Title

How Tomoe Defines Herself: Tomoe’s “Practice” as a Warrior

Presenter Information

Sara GantzFollow

Academic Level at Time of Presentation

Senior

Major

Japanese and English/TESOL (Non-cert.)

List all Project Mentors & Advisor(s)

LeRon Harrison

Presentation Format

Oral Presentation

Abstract/Description

The Japanese character of Tomoe, who is thought to have lived during the late twelfth century, has changed overtime. Her life and identity is highly debated, because there are various versions of her story. For example, it is debated whether she was her master’s wife or just his lover. The title of “Onna-bugeisha” (literally meaning “female warrior”) is often given to her, though original texts never refer to her as such (or “Onna-musha,” also meaning “female warrior”). Previous research answers who Tomoe might have been, but do not answer the question: “How did Tomoe define herself?” This paper will look at the original texts that Tomoe appears in, such as the Heike Monogatari (most likely compiled sometime between the twelfth and fourteenth centuries), to discuss not who she is believed to be, but how she defined herself. Todd May’s philosophy of “practices” will be used as a lens to help discuss how Tomoe defines herself through her “practice”. By using May’s philosophy, Tomoe’s warriorhood takes center stage in defining her, because that is the one “practice” that remains constant across these old texts and is what Tomoe uses to ultimately define herself. I argue that Tomoe is a warrior (her “practice”) and is not defined by her womanhood or her relationship with her master, Kiso no Yoshinaka, because she does not let those aspects define her. Tomoe is defined by her “practice” as a warrior. The other aspects take the background and are, in the end, unimportant in defining her.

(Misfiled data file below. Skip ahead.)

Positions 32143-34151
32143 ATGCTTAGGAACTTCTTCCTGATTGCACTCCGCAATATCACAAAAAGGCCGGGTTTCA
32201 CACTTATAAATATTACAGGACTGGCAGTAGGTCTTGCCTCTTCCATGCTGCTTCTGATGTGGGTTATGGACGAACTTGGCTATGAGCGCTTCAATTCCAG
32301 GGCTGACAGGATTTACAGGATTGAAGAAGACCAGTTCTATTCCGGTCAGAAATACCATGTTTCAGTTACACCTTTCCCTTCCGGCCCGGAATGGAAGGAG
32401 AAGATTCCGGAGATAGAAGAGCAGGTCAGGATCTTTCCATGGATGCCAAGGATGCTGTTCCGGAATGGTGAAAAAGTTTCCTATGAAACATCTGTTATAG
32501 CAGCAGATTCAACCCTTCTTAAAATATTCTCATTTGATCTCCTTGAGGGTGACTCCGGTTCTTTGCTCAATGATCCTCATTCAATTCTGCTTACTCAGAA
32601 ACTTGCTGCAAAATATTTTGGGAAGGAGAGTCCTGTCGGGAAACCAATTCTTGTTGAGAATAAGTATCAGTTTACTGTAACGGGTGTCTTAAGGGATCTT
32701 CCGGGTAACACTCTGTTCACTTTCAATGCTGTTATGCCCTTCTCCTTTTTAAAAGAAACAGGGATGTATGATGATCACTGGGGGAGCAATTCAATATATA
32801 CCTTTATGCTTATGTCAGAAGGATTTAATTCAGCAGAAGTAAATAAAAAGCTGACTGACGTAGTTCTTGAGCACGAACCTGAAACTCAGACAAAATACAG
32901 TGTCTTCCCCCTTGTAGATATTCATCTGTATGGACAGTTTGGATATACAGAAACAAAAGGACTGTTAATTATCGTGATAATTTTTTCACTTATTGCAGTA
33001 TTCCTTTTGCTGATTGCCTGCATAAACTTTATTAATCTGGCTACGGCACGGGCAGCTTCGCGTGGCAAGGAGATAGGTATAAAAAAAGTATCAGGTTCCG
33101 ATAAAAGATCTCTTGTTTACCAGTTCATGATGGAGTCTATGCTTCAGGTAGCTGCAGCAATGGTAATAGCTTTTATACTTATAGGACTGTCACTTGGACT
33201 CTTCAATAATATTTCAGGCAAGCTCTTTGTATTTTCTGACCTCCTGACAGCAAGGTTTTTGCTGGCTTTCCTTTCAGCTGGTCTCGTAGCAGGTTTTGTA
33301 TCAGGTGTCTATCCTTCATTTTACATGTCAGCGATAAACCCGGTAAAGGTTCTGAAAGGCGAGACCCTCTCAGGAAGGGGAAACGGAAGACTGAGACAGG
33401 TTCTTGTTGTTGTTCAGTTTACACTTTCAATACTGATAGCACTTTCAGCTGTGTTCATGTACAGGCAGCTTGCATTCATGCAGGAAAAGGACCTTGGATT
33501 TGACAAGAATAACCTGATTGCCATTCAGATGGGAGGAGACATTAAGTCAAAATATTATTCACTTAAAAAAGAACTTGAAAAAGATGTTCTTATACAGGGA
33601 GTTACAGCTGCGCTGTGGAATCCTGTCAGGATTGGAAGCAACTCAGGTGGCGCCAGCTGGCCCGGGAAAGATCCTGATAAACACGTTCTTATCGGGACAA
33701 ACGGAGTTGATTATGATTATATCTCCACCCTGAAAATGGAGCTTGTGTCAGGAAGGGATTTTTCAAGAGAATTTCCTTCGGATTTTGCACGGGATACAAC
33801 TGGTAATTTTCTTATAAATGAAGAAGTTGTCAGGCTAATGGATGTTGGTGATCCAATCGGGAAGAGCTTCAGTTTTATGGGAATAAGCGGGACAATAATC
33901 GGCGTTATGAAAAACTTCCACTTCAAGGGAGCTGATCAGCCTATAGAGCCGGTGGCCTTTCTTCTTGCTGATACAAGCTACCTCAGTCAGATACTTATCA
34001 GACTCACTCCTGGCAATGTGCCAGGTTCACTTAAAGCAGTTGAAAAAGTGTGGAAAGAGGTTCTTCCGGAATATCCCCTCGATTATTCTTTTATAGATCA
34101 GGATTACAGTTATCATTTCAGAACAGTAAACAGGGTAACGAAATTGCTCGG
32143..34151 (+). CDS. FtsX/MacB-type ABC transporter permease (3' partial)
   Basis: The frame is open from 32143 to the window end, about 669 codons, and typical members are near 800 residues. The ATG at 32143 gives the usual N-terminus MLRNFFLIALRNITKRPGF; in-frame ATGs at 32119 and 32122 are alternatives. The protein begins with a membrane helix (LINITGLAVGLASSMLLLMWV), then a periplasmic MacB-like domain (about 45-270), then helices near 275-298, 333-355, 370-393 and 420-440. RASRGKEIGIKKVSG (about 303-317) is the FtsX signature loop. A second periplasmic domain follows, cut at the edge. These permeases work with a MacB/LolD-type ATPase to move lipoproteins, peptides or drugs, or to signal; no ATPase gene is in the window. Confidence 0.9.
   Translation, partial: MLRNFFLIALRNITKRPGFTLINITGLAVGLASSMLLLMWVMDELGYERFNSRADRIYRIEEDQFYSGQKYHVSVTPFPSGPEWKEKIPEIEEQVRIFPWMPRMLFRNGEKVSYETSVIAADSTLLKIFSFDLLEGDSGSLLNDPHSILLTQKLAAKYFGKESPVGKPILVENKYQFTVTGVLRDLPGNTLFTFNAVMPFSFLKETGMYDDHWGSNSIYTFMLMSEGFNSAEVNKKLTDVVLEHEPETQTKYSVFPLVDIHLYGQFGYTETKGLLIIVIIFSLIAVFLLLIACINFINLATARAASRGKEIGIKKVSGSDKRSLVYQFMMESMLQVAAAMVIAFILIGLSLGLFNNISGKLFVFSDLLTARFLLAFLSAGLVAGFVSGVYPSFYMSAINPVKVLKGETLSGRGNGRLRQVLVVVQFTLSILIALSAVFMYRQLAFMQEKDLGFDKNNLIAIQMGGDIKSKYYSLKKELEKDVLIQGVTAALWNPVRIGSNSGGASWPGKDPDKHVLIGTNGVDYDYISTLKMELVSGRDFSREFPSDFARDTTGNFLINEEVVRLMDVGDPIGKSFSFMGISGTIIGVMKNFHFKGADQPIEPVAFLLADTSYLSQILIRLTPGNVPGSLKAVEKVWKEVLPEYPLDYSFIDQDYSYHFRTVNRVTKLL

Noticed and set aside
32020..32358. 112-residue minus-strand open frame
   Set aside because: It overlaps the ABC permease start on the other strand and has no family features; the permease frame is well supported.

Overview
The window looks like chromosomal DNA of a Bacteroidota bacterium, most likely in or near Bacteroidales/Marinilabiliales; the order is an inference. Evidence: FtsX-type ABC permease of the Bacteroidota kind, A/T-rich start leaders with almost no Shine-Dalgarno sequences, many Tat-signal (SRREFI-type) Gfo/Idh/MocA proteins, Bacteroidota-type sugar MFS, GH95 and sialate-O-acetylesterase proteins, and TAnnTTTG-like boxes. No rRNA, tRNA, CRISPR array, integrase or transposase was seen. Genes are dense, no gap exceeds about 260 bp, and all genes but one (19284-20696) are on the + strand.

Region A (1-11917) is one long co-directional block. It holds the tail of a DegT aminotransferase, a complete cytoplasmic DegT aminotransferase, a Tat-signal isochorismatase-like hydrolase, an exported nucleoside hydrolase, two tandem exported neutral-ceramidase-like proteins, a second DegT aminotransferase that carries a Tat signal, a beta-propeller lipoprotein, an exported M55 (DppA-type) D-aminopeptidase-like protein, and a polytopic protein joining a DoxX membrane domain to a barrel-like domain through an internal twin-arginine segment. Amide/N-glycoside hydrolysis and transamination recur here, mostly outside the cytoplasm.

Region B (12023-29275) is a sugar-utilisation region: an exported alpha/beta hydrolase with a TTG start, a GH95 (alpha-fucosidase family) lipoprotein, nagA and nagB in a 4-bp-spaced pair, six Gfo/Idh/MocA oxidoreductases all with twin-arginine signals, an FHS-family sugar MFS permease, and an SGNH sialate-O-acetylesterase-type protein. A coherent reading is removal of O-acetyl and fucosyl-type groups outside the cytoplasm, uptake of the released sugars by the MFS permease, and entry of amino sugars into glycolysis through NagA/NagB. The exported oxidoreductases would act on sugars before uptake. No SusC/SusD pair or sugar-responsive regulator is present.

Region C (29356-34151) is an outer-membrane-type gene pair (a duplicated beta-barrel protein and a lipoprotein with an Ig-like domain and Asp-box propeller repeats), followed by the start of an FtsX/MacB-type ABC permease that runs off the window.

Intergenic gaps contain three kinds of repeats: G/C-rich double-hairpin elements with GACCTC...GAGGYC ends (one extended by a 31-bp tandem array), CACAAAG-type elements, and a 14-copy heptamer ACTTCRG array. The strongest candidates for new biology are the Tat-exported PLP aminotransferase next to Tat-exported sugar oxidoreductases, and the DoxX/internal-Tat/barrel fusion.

Fall Scholars Week 2018 Event

GLT 400

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How Tomoe Defines Herself: Tomoe’s “Practice” as a Warrior

The Japanese character of Tomoe, who is thought to have lived during the late twelfth century, has changed overtime. Her life and identity is highly debated, because there are various versions of her story. For example, it is debated whether she was her master’s wife or just his lover. The title of “Onna-bugeisha” (literally meaning “female warrior”) is often given to her, though original texts never refer to her as such (or “Onna-musha,” also meaning “female warrior”). Previous research answers who Tomoe might have been, but do not answer the question: “How did Tomoe define herself?” This paper will look at the original texts that Tomoe appears in, such as the Heike Monogatari (most likely compiled sometime between the twelfth and fourteenth centuries), to discuss not who she is believed to be, but how she defined herself. Todd May’s philosophy of “practices” will be used as a lens to help discuss how Tomoe defines herself through her “practice”. By using May’s philosophy, Tomoe’s warriorhood takes center stage in defining her, because that is the one “practice” that remains constant across these old texts and is what Tomoe uses to ultimately define herself. I argue that Tomoe is a warrior (her “practice”) and is not defined by her womanhood or her relationship with her master, Kiso no Yoshinaka, because she does not let those aspects define her. Tomoe is defined by her “practice” as a warrior. The other aspects take the background and are, in the end, unimportant in defining her.